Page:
Helfrich returned to the States and graduate school, intending to become an orthopedic surgeon as he served as a graduate assistant under Ducks’ offensive coordinator Dirk Koetter. When Koetter was hired as head coach of Boise State in 1998, the 24-year-old Helfrich left the world of arthoscopes and scalpels behind and joined him as the Broncos’ new quarterbacks coach.
Helfrich soon demonstrated a particular knack for developing quarterback talent. While at Boise State he worked with Bart Hendricks, who won Big West Conference Player of the Year in 1999 and 2000 and led the fourth most potent passing offense in the country in 2000. When Koetter bolted to Arizona State to take the head coaching job in Tempe, Helfrich went with him. Under Helfrich’s tutelage, Sun Devils QB Andrew Walter broke nearly every Arizona State passing record and John Elway’s Pac-10 touchdown record.
Dirk Koetter didn’t mince words when it came it Helfrich, stating, “He can do it all in his head. He doesn’t have to draw the pictures on the board … not many people can do that. He sees the game through the quarterback’s eyes. We all have ideas, but if your quarterback can’t execute those ideas, they are lines on a paper. Mark is as smart a football guy as I know.”
In 2006, Helfrich moved on to Colorado, where he became the youngest head offensive coordinator in Division One college football at the age of 32. Then in April, 2009, he returned to his home state, replacing Chip Kelly as Oregon’s new offensive coordinator. During four seasons in this role, Helfrich, working closely with Kelly and his fellow assistant coaches, created one of the most dynamic offenses in the country.
“He’s really, really smart and has great people skills,” said Kelly of Helfrich. “Sometimes, smart people can’t get their point across, but he’s a great communicator. When I hire people, I want to hire very, very smart people. I wanted somebody who came from a different system. I didn’t want a yes-man. I wanted someone who would bring new ideas to our system.”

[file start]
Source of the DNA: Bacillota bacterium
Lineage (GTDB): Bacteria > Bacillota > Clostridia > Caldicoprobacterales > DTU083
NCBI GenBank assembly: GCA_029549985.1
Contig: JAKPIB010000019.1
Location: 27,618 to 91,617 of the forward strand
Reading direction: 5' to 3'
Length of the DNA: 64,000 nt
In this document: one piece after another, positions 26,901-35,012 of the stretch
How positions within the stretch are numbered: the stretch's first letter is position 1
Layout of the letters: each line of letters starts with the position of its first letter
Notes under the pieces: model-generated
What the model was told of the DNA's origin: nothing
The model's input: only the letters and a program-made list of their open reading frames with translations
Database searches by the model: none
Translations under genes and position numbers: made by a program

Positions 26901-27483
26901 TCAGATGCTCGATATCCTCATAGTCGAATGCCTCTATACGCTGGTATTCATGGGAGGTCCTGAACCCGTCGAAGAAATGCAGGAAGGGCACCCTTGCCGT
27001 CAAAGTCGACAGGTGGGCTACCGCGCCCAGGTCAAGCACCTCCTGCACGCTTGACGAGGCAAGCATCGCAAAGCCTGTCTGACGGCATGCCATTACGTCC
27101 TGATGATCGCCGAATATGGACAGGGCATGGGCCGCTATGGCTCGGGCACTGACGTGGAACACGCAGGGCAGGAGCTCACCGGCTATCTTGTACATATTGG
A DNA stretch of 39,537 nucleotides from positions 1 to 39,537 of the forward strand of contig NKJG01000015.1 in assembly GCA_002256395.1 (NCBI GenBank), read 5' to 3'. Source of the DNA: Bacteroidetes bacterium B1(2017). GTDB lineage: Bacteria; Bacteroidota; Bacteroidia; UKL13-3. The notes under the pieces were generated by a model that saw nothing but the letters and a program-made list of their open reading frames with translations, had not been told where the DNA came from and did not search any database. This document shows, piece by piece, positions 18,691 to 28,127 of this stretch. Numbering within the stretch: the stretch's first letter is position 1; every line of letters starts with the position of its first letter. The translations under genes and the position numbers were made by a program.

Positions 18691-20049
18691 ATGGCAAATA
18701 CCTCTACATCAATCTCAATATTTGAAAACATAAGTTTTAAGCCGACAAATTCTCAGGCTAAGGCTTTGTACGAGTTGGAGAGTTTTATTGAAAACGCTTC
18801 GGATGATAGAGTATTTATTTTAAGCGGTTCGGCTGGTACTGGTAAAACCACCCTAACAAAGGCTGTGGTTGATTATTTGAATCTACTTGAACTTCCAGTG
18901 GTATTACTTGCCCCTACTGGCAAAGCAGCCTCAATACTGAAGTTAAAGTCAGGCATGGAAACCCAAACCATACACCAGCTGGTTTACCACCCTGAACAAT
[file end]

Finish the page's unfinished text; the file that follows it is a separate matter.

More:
The Ducks played in four straight BCS bowls during the period 2009 to 2012, won three straight Pac-12 championships and set the college football offensive landscape on its ear. When Kelly accepted the job as head coach of the NFL’s Philadelphia Eagles, Helfrich succeeded him, in January, 2013.
So what have these two done for their respective teams lately? Here are some totals from the last two seasons under Fisher and Helfrich.
As you can see, over the past two seasons there’s statistically little to distinguish these two men’s teams. Fisher has the edge in wins, 27-0 to 23-3. As you’d expect of coaches with extensive backgrounds working with quarterbacks, their passing offenses have both been outstanding and near washes over the 2013 and 2014 seasons. When it comes to the run game, however, Helfrich wins, handily this year. As a result, the Ducks have averaged 113 more yards per game than the Seminoles. The Florida State pass defense has been a bit better, while the Ducks run defense has been stouter.
Add it all up–respective ages, coaching histories and the last two years as head coaches, and there appears little to choose between Fisher and Helfrich. So in the end we’re left to select the better coach by whom we believe to be the better man. The guy who dreams of one day controlling an alligator jerky empire, whose Heisman-winning quarterback has some serious catching up to do in the decent human being department? Or the man who wanted to be a knee doctor, whose soon-to-win-the-Heisman quarterback could just as easily win the Nobel Peace Prize?
You be the judge. But one thing’s clear. While Mark Helfrich may not be a household name yet, he’s a heckuva football coach.
Top photo: Kevin Cline